‘Legacy’ finds Jango at his best. His presence and confidence is at an all time high. The production on this record is dope, very rare to see local acts put this much sonic effort into a single release. The KFG boys bring stupid swag on the second verse. Whatever Greg and Ef have been drinking, I want. This is what Seattle and Spokane together is supposed to sound like. - Mitch Pfeifer


Spokane-based rapper Jango has dropped a new video for his song “Legacy”, featuring Kung Foo Grip. While it’s no hidden secret that the Pacific Northwest is loaded full of talent, Jango and Kung Foo Grip are quickly rising to the top of the PNW rap game.

“Legacy” is bound to be a hit simply due to the lyrical and rhythmic excellence displayed on the track. While it’s an accomplishment in itself to spit a large amount of bars like Jango does for his verses, the most interesting aspect of his work is his rhythmical complexity. For his verses at the beginning of the track, Jango opts to have a triplet-based flow that syncs perfectly with the higher end of the instrumental. This rhythmic excellence ties the flow of the rap perfectly to the flow of the track, resulting in a beautifully cohesive experience.

Kung Foo Grip’s feature on “Legacy” is a perfect match for Jango’s quick rhythmic tendencies, as they bring abrasive and hard-hitting lines to the track that complement Jango’s style. After Kung Foo Grip’s feature, the rappers move away from the triplet-based flow Jango used in the beginning of the track. Instead, the artists finish the track using two-beat rhythms mixed with strong and confident punchlines. Kung Foo Grip’s aggressive delivery works just as well with the instrumental, as it creates a large lower end with a light synth heard up above.

Throughout the song, all artists address the aspect of maintaining a legacy while building their careers. The video uses several DeLoreans (the time-traveling car from the classic film Back To The Future) as a subtle visual tool to represent the concept of the future. This visual cue points to the underlying theme of leaving a legacy, and how Jango and the artists of Kung Foo Grip will be seen in the context of future generations. The lighting and color effects used in the filming of the video evoke a uniquely retro feel, with heavy use of 80s-type neon pinks and purples for many of the scenes.

“Legacy” shines in both the context of the lyrical message and delivery, blending the best of two incredibly talented PNW artists into one work of art. The visuals round out the messaging in a memorable way, solidifying “Legacy” as a high-energy hit. Check out the video below! - Cole Holland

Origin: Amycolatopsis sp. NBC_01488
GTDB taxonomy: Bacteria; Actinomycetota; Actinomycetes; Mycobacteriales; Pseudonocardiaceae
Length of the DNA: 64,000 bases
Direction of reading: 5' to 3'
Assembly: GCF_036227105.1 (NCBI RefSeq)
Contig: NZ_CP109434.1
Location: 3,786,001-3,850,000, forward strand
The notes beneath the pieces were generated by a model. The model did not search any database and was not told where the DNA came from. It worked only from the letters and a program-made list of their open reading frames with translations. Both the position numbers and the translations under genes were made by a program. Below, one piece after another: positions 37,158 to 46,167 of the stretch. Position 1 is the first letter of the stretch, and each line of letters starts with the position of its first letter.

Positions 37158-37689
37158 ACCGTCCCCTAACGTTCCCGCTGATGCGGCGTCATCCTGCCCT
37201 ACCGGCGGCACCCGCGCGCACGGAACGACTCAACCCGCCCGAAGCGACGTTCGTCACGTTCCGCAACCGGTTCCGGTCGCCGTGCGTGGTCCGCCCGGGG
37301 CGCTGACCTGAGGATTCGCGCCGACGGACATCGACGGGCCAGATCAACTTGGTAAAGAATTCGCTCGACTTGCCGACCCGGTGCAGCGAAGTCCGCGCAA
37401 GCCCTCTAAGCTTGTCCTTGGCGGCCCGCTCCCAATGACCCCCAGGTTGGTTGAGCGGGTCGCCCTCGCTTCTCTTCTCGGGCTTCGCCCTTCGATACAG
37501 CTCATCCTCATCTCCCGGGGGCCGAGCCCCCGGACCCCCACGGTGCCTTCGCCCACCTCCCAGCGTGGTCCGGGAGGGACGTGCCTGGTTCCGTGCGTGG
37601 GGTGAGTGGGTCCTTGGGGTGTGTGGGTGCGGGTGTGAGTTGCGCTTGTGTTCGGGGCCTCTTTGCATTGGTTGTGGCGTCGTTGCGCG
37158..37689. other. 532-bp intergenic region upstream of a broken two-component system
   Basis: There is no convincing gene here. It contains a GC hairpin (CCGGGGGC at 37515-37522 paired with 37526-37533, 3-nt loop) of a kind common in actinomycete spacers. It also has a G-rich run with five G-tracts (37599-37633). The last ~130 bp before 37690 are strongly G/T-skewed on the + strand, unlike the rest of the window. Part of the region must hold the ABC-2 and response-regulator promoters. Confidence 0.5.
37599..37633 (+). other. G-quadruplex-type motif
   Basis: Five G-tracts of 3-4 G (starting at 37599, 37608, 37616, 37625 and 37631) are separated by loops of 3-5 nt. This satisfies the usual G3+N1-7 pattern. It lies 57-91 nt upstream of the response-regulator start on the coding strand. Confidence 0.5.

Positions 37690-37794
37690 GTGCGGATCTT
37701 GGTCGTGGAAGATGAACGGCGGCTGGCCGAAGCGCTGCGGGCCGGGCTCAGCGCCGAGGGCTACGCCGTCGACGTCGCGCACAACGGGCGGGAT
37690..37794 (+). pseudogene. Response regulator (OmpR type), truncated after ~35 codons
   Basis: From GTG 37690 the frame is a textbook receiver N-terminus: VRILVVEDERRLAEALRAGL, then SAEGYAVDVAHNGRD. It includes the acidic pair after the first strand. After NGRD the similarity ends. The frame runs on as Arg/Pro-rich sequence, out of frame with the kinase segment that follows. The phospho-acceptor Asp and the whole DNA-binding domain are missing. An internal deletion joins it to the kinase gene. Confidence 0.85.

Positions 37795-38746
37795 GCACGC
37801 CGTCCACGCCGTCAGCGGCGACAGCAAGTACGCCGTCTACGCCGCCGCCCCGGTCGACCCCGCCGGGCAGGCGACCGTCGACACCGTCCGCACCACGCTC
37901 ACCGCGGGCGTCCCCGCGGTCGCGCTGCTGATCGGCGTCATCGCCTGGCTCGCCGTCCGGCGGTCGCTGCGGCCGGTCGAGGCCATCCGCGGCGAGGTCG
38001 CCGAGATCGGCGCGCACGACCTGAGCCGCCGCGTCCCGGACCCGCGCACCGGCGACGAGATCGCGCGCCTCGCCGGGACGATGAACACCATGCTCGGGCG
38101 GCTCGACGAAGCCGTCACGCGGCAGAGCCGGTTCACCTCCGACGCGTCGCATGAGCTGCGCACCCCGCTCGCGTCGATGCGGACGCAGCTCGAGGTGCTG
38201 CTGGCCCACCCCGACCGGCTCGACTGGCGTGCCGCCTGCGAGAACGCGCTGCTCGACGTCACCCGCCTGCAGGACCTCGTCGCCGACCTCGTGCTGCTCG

Jango is feeling dangerous in his new track “King Of The 9,” making his claim as the best doing it in the Spokane, Washington hip-hop scene. He comes in hot with lethal lyrics like, “I just kill em all / Hitler with a plot / Genocide thoughts / I get dark / Like Lucius.” Jango has been making steady moves for the past year now, having won Best Local Release and Best Local Hip-Hop Artist at last years Bartlett Awards as well as tapping Seattle favorites Kung Foo Grip for his hit song “Legacy.” Jango has proven he can keep up with the big boys and “King Of The 9” is his message to watch out because what’s starting in Spokane will soon be nationwide.

“King Of The 9” features Jango’s darker side with those lyrics expressing a craving for violence, or at the least dominance. Throughout the duration of the video you see Jango strapped to a wheelchair, seeming to be forced to through some sort of hypnotic, digital torture. The track reminds me a lot of something you might hear out of Tech N9nes label, Strange Music. With it’s twisted vocals, fast pace and Gothic-bass bumping beat, this is one song that is sure to get you feeling like no one can, or would want to, mess with you. - Isaiah Lilley


The Pursuit - 2016
Alone By Choice - 2017

Legacy (Singe) - 2018

King of the 9 (Single/Video Only) - 2019

Choices (Remix) - 2020

Merchandise ft. Sam Lachow - 2021



Jango is a Pacific Northwest emerging Hip-Hop artist born in Connecticut and raised through life experiences. 

His sound is a distinct blend of cleverly arranged bars, smooth sung hooks, and a modern original style that produces a well balanced sound. Jango Co-Produced his project Alone By Choice and worked beside Multi-Platinum producer Jimmy Hill, to collectively bring a feeling that is equally commercial and artistic. As Jango continues to shape his signature sound, him and his team are working hard to establish a brand that will become globally recognized.

 Since the release of his project 'Alone By Choice' Jango has been gaining a lot of attention around the PNW. He has been featured in many press outlets such as The Spokesman Review, College News, Respect My Region Blog, and The Inlander. Jango was also invited to play festivals such as WSU’s Cougfest, Volume, Indie Week Canada, Upstream Music Festival, Treefort, and Modest Music Fest, which has allowed him to gain a very active and diverse following. 

Being an Independent artist in a region that's not well known for Hip Hop, Jango continues to sell out shows in the UpperLeft. 

Band Members